MISSOURI - Missouri's CCR (Certified Court Reporter) Exam consists of - Five minutes of opening statement or closing argument at 180 standard words per minute - Five minutes of two-voice medical dictation at 200 standard words per minute - Five minutes of two-voice dictation at 225 standard words per minute - Applicant will be given a total of three hours to transcribe the dictation, with an accuracy of 95% required to pass - There is also a General Knowledge Test which is given, that consists of 100 questions, and a minimum score of 80% is required to pass. Applicants are given one hour to complete this test.
NEVADA - Nevada requires a state CSR to work in any form of reporting. State courts for the most part are covered by per diem reporters. Your judge loses an election, you're out too. The test is 12 mins live dictation, 2 mins are lead-in, 4 voice at 200 wpm, and a written knowledge test.
NEW JERSEY – New Jersey doesn't have a written part but we must pass 180 medical two-voice, 200 literary, and 225 4-voice.
NEW YORK – No state requirements. Then again, I have another list that says there are requirements, so...
NORTH CAROLINA - You do NOT have to be certified to work in the freelance field; however, you DO have to have an RPR to work for the Administrative Office of the Courts as an official.
OREGON – The CSR is not mandatory to freelance in our state; although, the CSR and/or NCRA tests are favored by many freelance firms when hiring. Oregon's CSR test is mandatory for working in court. It consists of five minutes of literary at 180, jury charge at 200, and two-voice testimony at 225. Passing score for each segment is 95 percent, and you must pass all three in the same sitting, unless you pass two, and then you are given credit for the two, provided you pass the remaining segment within 12 months.
PENNSYLVANIA - Pennsylvania is one of the few states that has no requirements to be a court reporter. Of course, one must be a notary to swear in witnesses. But as far as court reporting skills, there is no requirement.
RHODE ISLAND – You are required to type from an actual trial in court. You will sit in on a trial with a qualified reported who will be taking down the legal record. You get to take your notes home for 2 or 3 days and transcribe 10 pages. Your transcribed pages are then compared to the official reporter’s notes to see how you did. There is no set percentage you must get, it’s up for interpretation.
TENNESSEE - TN at this time only has VOLUNTARY licensure by the Tennessee Court Reporters Association. They are pursuing mandatory but as of yet it has not happened. Reporters are eligible for the voluntary licensure by either having a CSR from another state or passing the RPR.
TEXAS - The oral portion of the test, Part A, consists of 5 minutes of 2 voice dictation of questions and answers given at 225 words per minute (wpm), 5 minutes of dictation of jury charge given at 200 wpm, and 5 minutes of dictation of selected literary material given at 180 wpm. Each applicant shall personally take down the test, either in his/her own writing or in his/her own voice, and shall reduce to writing the takedown on either a manual or electric typewriter, or computer. The minimum passing grade on each section of Part A of the test shall be 95% accuracy.
WEST VIRGINIA - West Virginia requires mandatory certification for reporters in state courts and voluntary certification for freelancers. The West Virginia CSR is given at lower speeds than the RPR, so I'm pretty sure that they would accept the RPR rather than the state CSR if someone wanted to work in court.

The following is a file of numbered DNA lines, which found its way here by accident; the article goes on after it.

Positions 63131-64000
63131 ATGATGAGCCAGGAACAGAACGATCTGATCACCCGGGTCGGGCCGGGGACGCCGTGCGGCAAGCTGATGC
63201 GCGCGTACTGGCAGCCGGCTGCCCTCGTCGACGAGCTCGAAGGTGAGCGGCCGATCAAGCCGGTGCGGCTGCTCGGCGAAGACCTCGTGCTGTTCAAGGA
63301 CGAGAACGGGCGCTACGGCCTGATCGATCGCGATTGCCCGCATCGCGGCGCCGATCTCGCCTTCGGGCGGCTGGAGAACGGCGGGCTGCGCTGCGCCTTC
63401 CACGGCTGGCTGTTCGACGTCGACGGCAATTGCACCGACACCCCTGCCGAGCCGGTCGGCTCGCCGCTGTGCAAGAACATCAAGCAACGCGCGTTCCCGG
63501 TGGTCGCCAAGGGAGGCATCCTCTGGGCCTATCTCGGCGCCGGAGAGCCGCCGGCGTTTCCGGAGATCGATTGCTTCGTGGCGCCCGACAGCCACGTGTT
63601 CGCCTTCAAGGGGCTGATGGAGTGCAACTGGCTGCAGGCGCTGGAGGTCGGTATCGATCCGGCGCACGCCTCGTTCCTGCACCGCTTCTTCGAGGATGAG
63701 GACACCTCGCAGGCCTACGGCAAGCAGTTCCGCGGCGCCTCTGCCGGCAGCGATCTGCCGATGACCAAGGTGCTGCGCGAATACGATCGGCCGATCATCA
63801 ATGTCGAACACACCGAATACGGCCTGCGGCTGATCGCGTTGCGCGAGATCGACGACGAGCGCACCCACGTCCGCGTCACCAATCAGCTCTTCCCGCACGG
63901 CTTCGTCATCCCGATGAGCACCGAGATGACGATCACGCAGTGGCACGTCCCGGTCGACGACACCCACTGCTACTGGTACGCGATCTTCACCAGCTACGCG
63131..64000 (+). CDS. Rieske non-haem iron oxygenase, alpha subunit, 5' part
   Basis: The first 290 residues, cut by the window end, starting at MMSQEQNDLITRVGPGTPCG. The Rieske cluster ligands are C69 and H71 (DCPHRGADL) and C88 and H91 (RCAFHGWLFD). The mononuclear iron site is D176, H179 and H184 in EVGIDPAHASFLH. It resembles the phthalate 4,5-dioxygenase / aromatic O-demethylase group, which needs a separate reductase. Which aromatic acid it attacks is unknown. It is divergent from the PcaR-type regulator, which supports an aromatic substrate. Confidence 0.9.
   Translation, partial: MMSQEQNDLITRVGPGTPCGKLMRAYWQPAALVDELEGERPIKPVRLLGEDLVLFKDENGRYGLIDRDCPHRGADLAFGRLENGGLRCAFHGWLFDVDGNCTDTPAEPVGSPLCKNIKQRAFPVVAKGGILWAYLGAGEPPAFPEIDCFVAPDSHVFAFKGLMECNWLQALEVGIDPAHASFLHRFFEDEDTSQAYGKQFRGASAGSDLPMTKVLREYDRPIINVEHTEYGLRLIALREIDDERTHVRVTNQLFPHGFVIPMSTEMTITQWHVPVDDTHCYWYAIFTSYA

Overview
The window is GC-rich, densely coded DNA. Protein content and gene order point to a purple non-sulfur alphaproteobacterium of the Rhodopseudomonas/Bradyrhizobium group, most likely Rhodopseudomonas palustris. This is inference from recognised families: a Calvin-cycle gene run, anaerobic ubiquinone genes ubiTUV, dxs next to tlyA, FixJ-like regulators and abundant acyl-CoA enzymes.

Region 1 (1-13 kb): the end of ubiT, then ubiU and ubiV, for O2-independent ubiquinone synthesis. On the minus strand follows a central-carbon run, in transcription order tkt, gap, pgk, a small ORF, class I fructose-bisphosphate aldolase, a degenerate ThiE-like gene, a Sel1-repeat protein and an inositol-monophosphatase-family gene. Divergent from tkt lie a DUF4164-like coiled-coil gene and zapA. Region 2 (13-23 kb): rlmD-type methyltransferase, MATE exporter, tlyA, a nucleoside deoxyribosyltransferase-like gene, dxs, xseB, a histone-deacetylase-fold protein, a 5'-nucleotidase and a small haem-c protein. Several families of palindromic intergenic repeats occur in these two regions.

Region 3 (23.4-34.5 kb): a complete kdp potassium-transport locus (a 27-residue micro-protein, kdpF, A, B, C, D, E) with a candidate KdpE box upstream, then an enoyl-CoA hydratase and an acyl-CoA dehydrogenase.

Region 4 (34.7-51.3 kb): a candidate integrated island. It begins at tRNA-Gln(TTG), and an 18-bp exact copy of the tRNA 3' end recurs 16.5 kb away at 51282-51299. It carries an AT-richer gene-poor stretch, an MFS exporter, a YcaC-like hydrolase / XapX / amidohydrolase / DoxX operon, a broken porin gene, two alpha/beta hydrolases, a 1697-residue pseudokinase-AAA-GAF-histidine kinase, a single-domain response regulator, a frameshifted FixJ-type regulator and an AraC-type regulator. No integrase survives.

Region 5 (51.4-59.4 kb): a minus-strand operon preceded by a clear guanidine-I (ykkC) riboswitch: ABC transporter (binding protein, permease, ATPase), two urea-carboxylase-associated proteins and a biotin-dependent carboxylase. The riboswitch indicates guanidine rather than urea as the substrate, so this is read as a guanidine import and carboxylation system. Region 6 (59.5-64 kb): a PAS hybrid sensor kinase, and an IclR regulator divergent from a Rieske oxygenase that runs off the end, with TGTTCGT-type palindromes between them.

WISCONSIN - Wisconsin does honor other state's CSR exams as long as they match or are similar to RPR.
Brief Contest (back to top)
As you might have noticed, some of your brief requests are not being answered. Truth is, they're coming in faster than I can transfer them or look them up. Sooooooooo...
Today I transferred 380 brief requests to the Brief Contest section of the Board. The 3 people who contribute the most usable (by my judgment) briefs within the next 7 days will each get a FREE 12-week subscription of dictation from SpeedBuilders.com and 5 pades of paper! That's a $38 value. If someone has already posted a brief response, add another if you have a good one. Some words have several great briefs.
I've placed the briefs into groups because of convenience (for me). The groupings have no significance - just easier for me to post that way. So look through those briefs and I'll announce the winners in 7 days!
Over the last 3 years I've been asked 2 questions over and over
- why don't I speak in schools, and why don't I start a program. Well, I like
being under the radar, so public speaking isn't really something I see in
my future. But a program...
YES!!!!! I'm very happy to announce the launch of SimpleSteno.com! This isn't your typical online program. No degrees. No fluff. No high tuition. We realize that court reporting is not your typical occupation, so why should your program be? Our new program is designed with one purpose in mind - get you to pass the RPR exam! Based on my successful RPR and CSR prep courses, SimplySteno.com expands those programs into the lower speeds (starting at 100 wpm).
Our philosophy - Quality, Value, Structure and Guidance - the finest of each. If you're happy with your current program, stick with it! But if you feel you're not getting everything you need to succeed, check out SimplySteno.com today! Our official launching date is July 1st, but if you join in the month of June, we'll knock $100 off the initial payment. With a monthly tuition of only $120, and a "Pass or Don't Pay" approach to teaching, you may want to take a look!
Problems Getting in the Message Board? (back to top)
If you signed up for StenoLife.com, but you're being asked for a username and password when you try to enter the Message Board, you've encountered a little glitch we've been having. Just drop me an email at email@example.com - let me know your username and I'll fix it right away!